Opinion: the critical polarisation about Joker tells us much about the societal structures we inhabit and their ideological form

Joker tells the story of a person that is mentally broken by the weight of the society they inhabit. Although many cite it as a masterpiece, others condemn it as pernicious garbage. However, such critical polarisation tells us something, not only about the film, but the societal structures we inhabit, as well as their ideological form.

So what Joker say, why do some people not support this and how should we react to the actual ideology of the film itself? The stars of the show are the people that most parts of society do not want to even see. The film articulates the lived reality of the poor and downtrodden, not only those who are part of the social underclass, but specifically those unfortunate individuals that are marginalised by both their lack of wealth and their psychological abnormalities.

Furthermore, it portrays the complicated psychic world of one of these individuals, Arthur Fleck, in a way which shows how these circumstances are not really unique to individuals, but also can be seen in society, parts of which adopt a non-party political anti-capitalistic message that is as simple as it is clear. It doesn’t barter with power, but repudiates, in the strongest possible terms, the present status quo, and also does not even rule out the use of violence.

Yet the main reason people do not agree with what the film presents is not the violence, which is, although rather realistic, quite minimal compared with similar films. It is instead its underlying ideological narrative, which is not incel terrorism or whatever woke tag-line liberal film critics believe best operates to dilute its message.

From RTÉ 2fm's Dave Fanning Show, Chris Wasser profiles the portrayal of the Joker over the past couple of decades

Consider the victimisation that the lead character endures. He is abused, beaten in the street, berated by his boss, set up by his co-workers, set upon by Wall Street thugs, ignored by social workers, punched in the face by a politician and mocked by a TV personality. All of this is compounded by the fact that the powers that be have decreed that the poor do not deserve proper medical assistance. When all of this breaks him, the violence reverberates in the opposite direction.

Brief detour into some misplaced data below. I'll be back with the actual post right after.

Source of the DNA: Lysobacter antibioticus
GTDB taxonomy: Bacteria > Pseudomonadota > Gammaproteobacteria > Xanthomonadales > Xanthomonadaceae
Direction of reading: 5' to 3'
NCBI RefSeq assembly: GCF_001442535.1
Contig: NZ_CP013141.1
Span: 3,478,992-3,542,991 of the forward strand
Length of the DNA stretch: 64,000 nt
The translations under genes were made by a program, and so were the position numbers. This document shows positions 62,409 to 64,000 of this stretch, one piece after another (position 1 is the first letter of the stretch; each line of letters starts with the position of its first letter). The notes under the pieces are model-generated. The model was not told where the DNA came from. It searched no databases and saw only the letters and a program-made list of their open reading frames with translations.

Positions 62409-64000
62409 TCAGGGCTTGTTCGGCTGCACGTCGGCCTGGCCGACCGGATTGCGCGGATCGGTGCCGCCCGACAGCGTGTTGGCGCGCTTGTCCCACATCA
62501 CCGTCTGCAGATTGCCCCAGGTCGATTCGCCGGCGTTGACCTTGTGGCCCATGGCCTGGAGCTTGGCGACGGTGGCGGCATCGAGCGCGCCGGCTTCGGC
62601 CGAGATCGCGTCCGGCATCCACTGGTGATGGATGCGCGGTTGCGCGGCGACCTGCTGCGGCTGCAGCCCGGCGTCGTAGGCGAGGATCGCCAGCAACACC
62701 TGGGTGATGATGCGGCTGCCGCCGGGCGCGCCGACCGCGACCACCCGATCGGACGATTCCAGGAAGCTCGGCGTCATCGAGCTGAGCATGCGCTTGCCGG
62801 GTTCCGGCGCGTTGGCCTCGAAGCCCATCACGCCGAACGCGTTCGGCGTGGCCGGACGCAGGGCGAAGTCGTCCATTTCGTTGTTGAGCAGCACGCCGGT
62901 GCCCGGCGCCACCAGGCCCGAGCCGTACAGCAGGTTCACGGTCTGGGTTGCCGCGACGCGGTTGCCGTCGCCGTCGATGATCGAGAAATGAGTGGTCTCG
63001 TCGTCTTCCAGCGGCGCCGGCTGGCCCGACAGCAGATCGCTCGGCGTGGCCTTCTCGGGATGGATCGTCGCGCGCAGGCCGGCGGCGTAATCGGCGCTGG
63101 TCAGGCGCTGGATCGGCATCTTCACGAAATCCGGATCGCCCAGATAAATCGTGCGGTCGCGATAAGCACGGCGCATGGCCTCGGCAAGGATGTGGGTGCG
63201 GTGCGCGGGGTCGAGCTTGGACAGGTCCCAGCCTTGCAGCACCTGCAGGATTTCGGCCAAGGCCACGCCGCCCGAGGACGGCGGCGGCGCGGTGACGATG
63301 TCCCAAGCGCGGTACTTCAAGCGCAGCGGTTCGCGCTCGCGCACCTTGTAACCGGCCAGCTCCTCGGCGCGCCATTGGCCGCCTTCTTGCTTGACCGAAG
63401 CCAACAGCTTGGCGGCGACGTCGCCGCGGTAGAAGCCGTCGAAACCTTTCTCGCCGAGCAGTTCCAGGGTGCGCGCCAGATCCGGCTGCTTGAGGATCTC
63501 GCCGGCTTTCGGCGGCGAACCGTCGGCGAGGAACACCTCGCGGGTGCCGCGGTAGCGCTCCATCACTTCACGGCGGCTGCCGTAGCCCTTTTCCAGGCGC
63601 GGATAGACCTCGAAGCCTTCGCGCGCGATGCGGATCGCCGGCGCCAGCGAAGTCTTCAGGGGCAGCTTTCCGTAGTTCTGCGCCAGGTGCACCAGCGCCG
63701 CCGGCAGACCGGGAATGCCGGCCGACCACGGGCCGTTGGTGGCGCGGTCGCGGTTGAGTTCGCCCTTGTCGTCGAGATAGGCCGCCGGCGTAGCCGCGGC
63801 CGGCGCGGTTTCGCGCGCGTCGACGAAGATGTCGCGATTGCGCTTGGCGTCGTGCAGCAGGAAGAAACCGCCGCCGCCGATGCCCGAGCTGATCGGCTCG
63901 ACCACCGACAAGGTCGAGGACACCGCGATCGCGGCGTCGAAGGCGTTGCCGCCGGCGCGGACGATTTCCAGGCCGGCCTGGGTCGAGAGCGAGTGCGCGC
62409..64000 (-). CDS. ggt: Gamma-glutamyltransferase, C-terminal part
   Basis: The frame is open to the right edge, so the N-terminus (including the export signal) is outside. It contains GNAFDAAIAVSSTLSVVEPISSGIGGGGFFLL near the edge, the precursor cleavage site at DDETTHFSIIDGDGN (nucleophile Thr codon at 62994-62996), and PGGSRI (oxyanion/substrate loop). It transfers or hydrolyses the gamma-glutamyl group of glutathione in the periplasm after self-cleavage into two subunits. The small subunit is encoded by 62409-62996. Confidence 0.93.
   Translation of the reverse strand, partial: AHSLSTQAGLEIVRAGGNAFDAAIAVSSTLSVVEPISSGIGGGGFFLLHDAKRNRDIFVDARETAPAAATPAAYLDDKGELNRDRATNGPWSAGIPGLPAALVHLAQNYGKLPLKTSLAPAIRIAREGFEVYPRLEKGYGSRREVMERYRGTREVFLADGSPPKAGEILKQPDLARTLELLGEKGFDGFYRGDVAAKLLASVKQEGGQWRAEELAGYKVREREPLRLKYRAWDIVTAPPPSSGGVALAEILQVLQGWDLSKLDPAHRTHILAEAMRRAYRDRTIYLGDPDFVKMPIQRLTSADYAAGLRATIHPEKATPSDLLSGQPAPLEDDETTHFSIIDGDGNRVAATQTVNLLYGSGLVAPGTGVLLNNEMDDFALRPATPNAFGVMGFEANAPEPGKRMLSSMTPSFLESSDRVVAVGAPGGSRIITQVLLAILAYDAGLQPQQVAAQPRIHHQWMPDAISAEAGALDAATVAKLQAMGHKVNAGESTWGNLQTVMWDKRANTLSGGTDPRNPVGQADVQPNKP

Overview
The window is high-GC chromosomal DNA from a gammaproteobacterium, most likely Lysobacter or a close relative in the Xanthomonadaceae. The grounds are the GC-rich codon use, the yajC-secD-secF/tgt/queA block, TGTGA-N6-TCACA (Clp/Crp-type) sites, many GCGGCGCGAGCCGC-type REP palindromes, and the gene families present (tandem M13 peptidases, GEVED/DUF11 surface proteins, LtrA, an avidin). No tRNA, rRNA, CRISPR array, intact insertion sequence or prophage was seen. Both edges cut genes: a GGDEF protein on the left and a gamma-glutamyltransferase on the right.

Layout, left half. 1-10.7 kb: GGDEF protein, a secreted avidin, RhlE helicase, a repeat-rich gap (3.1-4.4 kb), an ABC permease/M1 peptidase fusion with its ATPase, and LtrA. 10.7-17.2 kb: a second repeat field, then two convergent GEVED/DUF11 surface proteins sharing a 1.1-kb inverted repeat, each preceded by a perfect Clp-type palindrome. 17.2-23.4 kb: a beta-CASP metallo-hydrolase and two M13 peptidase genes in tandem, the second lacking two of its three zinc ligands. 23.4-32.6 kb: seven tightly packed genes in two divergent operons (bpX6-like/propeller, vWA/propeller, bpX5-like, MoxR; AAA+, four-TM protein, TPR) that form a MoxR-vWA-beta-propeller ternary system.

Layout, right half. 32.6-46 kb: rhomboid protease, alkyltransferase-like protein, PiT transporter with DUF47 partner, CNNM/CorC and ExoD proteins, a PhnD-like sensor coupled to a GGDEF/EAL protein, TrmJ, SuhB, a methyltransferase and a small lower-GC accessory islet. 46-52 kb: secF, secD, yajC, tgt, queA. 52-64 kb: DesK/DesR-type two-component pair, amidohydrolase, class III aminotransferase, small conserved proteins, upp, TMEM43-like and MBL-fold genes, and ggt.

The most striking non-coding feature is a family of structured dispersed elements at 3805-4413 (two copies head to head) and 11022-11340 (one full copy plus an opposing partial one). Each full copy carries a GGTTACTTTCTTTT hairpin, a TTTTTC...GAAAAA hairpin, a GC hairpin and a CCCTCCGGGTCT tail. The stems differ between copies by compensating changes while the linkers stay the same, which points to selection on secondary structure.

It is very hard for elites to empathise with this, because they so detached from the daily struggles of everyday life. This is beautifully encapsulated in the image of Arthur climbing the raft of stairs that lead back to his dilapidated home, with its perennially empty mailbox. Elites are much more likely to see more of themselves in the film’s bosses, egocentric prima donnas and so-called "caring professionals" (that do not really care all that much). As a result, they cannot handle the visage that they are confronted with and the fates these characters endure.

From RTÉ Radio 1's Arena, Gemma Creagh and Gavin Burke review Joker

So how should we react to such a film? Well, ideally without the kind of empty moralistic rhetoric that does not get to the heart of what this film is actually about but is just a thinly veiled attempt at virtue signaling. Instead, we might be better placed to reflect upon its many portrayals of victimisation, crime and discontent. This ideological openness is needed in order to ask ourselves some pertinent questions. Are we living up to what we claim to be our true motives? How are we going to engage with the poor and sick? Is this the society we want? And if not, can it even change? 

The reason why so many people feel such am intense desire to scupper Joker is that they do not really want these questions to be asked or answered. Although they might allege what they are doing is seriously engaging with this piece of art, we can answer this with a quote from Heath Ledger’s Arthur: "why so serious?"

The stars of the show are the people that most parts of society do not want to even see

I don't actually think that the film is meant to be viewed as a pure tragedy, but should instead be read as a tragic-comic piece, and, as the Joker has already pointed out "the first rule of comedy is that you are always taking shots from people who just don’t get the joke!" Since, in Arthur's own words, "comedy is subjective", everyone is going to have a different take on this.

But I would encourage people to try to see this movie as an opportunity to reclaim some of the humour within contemporary life. We can then use this humour to try to cope with the difficult situations we all have to face, and the weightier task of how exactly we are going to create societies that are more civil and empathetic.  I’ve started to do that, and to quote Jack Nicholson’s Joker, "as you can see, I’m a lot happier".

The views expressed here are those of the author and do not represent or reflect the views of RTÉ